If you’ve never cooked venison meat underground, you have no idea what you’re missing. I experienced this age-old way of slow-cooked meat for the first time this week while hunting in Texas, and I must say it is nothing short of sensational.
Cooking meat underground is an ancient tradition for many cultures. My buddy Jon Heaton showed the Deer & Deer Hunting crew how it’s done. To quote Jon, “Who needs a slow cooker when you have a shovel?” After partaking in the whole process — and the succulent meal — I must say he is on to something!
STEP 1: SHOOT A DEER:
I shot this mature doe last weekend in West Texas at Patterson Ranch near Aspermont..
STEP 2: SKIN YOUR DEER:
My buddy Jon Heaton knows his way around a skinning knife.
STEP 3: PROCESS THE MEAT:
After meat is chilled, de-boned and trimmed, cut into bite-sized piece and place in tinfoil boats with seasonings and sides of your choice (onions, potatoes, carrots, etc.)
STEP 4: ROUND UP SOME PRIME FIREWOOD:
Best options are mesquite, cherry, oak and hickory. This is mesquite.
STEP 5: BUILD A FIRE:
Let the wood burn down to the point where all you have left are hot coals.
STEP 6: DIG A HOLE:
Make the whole twice as wide as your tinfoil trays and about three or four times as deep. Sandy soil will require a deeper hole, as to retain the heat when cooking meat underground.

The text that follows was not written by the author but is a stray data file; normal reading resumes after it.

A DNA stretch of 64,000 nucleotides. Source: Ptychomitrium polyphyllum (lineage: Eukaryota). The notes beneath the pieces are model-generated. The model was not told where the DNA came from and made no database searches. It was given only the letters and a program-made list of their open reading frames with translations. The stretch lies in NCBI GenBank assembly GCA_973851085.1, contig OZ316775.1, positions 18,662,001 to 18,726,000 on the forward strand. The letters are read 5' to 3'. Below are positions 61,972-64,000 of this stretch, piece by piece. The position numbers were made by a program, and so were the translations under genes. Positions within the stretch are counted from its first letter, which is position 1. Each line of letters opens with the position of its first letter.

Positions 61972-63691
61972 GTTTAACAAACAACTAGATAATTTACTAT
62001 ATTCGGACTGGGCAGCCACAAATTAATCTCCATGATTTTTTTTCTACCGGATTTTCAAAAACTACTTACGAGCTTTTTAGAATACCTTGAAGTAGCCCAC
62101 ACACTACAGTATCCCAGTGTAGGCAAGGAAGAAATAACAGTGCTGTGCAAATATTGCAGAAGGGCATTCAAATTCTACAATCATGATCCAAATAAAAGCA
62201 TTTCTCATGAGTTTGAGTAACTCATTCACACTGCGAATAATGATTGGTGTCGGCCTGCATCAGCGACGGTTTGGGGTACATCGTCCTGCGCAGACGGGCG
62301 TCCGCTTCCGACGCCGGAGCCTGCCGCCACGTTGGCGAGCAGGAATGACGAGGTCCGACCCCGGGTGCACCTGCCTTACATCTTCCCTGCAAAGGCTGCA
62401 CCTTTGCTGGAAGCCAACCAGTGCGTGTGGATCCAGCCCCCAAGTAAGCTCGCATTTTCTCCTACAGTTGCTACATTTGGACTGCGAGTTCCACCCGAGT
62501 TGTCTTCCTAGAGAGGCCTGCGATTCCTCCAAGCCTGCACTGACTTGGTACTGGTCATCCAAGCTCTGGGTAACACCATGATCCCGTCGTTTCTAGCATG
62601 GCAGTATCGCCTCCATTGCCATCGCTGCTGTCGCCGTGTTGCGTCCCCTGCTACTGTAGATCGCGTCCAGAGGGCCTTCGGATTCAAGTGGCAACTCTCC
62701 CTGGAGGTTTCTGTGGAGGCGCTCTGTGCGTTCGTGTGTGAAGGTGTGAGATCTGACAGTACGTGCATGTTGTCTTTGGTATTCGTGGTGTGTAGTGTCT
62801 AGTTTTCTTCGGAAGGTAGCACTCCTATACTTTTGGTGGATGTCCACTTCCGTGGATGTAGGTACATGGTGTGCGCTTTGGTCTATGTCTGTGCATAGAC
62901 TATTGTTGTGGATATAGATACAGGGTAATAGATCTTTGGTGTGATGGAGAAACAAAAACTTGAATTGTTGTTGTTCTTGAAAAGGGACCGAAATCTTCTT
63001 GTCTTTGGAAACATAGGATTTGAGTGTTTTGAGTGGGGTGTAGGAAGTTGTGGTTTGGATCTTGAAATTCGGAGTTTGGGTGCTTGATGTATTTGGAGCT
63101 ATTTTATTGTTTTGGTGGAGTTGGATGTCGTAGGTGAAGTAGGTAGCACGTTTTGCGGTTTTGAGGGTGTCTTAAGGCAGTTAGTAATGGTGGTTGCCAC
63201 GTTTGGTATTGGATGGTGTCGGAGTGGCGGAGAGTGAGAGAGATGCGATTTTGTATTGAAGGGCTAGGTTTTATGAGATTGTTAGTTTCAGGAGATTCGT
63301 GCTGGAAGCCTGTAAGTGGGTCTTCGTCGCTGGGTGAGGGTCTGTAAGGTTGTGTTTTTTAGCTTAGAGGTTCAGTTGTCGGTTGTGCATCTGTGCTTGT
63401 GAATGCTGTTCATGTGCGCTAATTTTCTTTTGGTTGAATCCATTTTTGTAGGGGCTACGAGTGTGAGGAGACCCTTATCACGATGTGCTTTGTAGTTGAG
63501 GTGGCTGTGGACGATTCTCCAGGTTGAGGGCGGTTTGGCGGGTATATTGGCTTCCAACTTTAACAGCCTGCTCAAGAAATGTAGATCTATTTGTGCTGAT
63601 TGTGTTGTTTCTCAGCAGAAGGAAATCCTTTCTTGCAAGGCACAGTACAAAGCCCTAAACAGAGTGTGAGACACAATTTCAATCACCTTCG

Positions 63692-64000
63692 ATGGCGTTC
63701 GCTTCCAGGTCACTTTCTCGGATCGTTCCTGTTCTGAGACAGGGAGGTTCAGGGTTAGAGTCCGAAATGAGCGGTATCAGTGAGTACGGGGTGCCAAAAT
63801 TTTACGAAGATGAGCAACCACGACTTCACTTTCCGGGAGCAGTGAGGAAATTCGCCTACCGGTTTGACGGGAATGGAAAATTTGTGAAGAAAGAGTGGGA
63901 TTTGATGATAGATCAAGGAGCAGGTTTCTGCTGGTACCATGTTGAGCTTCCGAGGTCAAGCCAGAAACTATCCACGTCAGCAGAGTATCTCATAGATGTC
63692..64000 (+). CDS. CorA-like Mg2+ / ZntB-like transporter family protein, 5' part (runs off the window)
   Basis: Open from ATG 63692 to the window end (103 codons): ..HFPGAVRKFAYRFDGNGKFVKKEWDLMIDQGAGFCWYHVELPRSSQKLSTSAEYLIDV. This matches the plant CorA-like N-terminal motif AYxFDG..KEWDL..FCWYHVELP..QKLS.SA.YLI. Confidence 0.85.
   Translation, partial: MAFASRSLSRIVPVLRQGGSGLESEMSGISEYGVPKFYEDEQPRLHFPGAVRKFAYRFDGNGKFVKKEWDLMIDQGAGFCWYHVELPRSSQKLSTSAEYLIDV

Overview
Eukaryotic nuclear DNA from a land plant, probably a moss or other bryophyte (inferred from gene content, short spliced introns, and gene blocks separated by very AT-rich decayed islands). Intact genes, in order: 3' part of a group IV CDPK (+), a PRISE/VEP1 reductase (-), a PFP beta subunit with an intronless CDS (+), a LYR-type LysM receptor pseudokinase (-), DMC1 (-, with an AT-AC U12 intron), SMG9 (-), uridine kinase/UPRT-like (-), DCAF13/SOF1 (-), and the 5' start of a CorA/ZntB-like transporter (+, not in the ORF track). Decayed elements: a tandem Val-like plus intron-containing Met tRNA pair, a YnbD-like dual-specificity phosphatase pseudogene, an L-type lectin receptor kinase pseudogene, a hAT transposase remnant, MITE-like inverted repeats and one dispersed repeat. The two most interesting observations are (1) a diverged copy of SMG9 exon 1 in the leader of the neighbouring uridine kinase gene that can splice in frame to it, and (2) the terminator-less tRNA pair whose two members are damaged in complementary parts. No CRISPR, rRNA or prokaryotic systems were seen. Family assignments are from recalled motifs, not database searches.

STEP 7: LAY DOWN A BED OF COALS:
Be generous with the coals, but don’t overload the hole, otherwise it will be too hot.
STEP 8: PLACE THE TINFOIL BOATS ON THE COALS:
Time to put the meat underground. The coals will be HOT! Don’t burn yourself.
STEP 9: COVER WITH MORE COALS:
A little flame is OK because the dirt will soon cool off the coals.
STEP 10: COVER UP THE HOLE:
It’s always helps to have a buddy pitch in during this step.
STEP 11: CHECK FOR HOT SPOTS:
If there are hot spots, that means heat is escaping. Cover those spots with extra soil and tamp it down firm to help keep the heat under the ground. After the hole is filled in, add more coals to the top of the ground. Make a small heap of coals over the filled-in hole and let them smolder for the rest of the day.
IMPORTANT: Be sure to make your venison pit in area that is free of dry leaves, brush and other combustible materials. Let the pit do its work. This in-ground method will cook your meal over the course of an entire day. Allow at least 8 to 10 hours.
STEP 12: UNEARTH YOUR DINNER:
Removing the meat underground. Be careful not to puncture the tinfoil boats.
STEP 13: HEAD FOR THE KITCHEN:
Can you smell the smoky sweetness?
STEP 14: GET READY FOR THE BEST MEAL OF DEER CAMP WEEK!
Let me tell you here and now: This is one of the best meals you’ll have this fall. It just takes some planning and a little bit of sweat equity.
Special thanks to Jon and the Patterson Ranch near Aspermont, Texas, for sharing this step-by-step tutorial with us.